3. Axons: The axons of a neuron send messages to other neurons.
  4. Myelin Sheath: This is a layer of insulation that surrounds the axon and helps speed up the transmission of messages between neurons.
  5. Synapse: This is the point where one neuron communicates with another neuron.
  6. The human brain: This is a complex organ that controls all the functions of the body. It is made up of billions of nerve cells called neurons, which communicate with each other through electrical signals. The brain is divided into two hemispheres, which control different aspects of the body. The left hemisphere controls the right side of the body, and vice versa. The brain also contains several important structures, including the hippocampus and the amygdala, which are involved in memory and emotion.
  7. Affective filter: Affective filter is a term used in education that refers to the emotional barriers that students put up in order to protect themselves from feeling ashamed, embarrassed, or stupid. This filter can keep students from asking for help, participating in class, or even learning. Teachers should be aware of the affective filter and try to create a classroom environment where students feel safe and comfortable asking questions and making mistakes.
  8. Amygdala: The amygdala is a small, almond-shaped structure in the brain that is involved in processing emotions. It is considered to be a key part of the limbic system, which is responsible for emotions, motivation, and memory. The amygdala is also involved in fear conditioning and in the processing of sensory information related to threat.
  9. Brain mapping: Brain mapping is a term used to describe the process of creating a visual representation of the neural connections in the brain. This can be used to help researchers and clinicians understand how the brain works and to diagnose and treat brain disorders. Brain mapping can also be used to study how different drugs or treatments affect the brain.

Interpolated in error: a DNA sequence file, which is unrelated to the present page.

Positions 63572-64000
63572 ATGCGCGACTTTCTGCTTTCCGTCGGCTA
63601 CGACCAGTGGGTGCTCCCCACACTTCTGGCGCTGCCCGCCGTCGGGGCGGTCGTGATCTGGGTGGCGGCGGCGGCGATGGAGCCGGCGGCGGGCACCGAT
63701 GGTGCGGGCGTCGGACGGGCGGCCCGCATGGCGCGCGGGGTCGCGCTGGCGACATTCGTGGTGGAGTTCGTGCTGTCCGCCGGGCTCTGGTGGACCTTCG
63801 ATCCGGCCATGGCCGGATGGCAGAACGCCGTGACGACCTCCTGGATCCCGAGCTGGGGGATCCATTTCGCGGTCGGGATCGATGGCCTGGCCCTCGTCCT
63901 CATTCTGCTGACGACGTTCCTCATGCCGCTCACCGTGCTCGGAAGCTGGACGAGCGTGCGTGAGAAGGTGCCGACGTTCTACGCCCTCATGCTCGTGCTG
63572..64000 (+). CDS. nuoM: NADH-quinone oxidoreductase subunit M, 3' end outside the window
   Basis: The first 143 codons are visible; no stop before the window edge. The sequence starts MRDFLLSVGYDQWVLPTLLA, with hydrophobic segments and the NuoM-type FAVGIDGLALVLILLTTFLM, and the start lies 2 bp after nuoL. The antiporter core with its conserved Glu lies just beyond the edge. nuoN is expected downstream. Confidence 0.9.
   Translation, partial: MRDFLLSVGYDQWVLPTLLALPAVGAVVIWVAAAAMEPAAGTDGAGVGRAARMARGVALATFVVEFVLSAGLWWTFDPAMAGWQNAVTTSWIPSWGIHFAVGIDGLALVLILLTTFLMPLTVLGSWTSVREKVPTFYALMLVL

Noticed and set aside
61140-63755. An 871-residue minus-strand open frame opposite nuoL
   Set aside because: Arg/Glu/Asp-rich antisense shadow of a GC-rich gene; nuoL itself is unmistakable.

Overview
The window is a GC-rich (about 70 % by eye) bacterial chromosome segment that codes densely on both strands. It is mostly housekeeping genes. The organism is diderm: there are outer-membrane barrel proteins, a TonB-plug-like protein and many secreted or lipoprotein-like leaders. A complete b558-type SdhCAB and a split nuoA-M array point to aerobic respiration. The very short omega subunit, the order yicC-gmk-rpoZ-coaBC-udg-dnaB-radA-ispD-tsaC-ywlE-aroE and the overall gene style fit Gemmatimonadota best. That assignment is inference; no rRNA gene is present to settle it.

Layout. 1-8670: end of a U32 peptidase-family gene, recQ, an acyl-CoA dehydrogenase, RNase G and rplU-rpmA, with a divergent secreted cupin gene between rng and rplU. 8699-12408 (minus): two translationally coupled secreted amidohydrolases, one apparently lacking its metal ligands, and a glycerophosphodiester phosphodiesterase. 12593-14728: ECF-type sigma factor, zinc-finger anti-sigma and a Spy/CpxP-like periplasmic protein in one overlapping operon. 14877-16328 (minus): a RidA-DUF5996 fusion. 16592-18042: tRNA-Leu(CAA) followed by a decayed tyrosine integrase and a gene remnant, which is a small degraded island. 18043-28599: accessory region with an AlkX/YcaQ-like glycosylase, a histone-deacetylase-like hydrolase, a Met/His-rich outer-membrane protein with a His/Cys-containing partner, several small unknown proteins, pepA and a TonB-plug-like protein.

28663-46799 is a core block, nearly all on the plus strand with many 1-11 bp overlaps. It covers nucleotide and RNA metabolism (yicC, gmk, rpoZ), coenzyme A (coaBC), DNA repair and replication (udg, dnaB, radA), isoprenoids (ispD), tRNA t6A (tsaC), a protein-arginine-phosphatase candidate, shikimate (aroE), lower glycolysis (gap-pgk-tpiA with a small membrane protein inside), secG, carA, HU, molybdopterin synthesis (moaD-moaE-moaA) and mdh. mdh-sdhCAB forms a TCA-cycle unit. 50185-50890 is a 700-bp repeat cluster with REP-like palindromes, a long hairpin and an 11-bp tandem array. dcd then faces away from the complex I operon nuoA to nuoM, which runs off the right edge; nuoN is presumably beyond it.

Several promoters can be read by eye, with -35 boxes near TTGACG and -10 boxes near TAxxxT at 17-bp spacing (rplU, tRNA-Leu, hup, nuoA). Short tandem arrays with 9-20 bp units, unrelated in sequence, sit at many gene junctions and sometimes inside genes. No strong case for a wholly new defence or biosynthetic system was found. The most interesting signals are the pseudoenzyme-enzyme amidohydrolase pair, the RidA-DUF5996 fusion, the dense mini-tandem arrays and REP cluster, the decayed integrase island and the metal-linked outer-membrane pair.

10. Central Nervous System: The central nervous system (CNS) is a complex network of cells and tissues that control all the activities of the body. It consists of the brain and spinal cord, which are protected by the skull and vertebrae, respectively. The CNS receives information from the senses and sends instructions to the muscles and organs. It also regulates mood, sleep, appetite, and other vital functions. Damage to the CNS can result in paralysis, blindness, or death.
  11. Cerebellum: The cerebellum is a part of the brain that is responsible for coordinating movement and balance. The cerebellum also plays a role in cognitive functions such as attention and learning. The cerebellum is made up of two hemispheres, and each hemisphere has four lobes.
  12. Cerebral Cortex: The cerebral cortex is the thin, outermost layer of the brain that is responsible for many of the brain’s higher functions, such as thinking, reasoning, and language. The cortex is divided into two hemispheres, or halves, which are connected by a thick bundle of nerve fibers called the corpus callosum. Each hemisphere controls the opposite side of the body.
  13. Cognition: Cognition refers to the act or process of knowing, perceiving, or thinking. It can include both the mental activities we engage in every day, such as remembering, problem solving, and learning, as well as the more theoretical concepts that underlie these activities. Cognitive science is the interdisciplinary study of cognition, incorporating research from psychology, neuroscience, linguistics, and computer science.
  14. Dopamine: Dopamine is a neurotransmitter that is associated with pleasure and reward-motivated behavior. It is released when an individual experiences something that they enjoy, such as eating a delicious meal or taking part in an exciting activity. Dopamine also plays a role in the addictive properties of some substances, such as cocaine.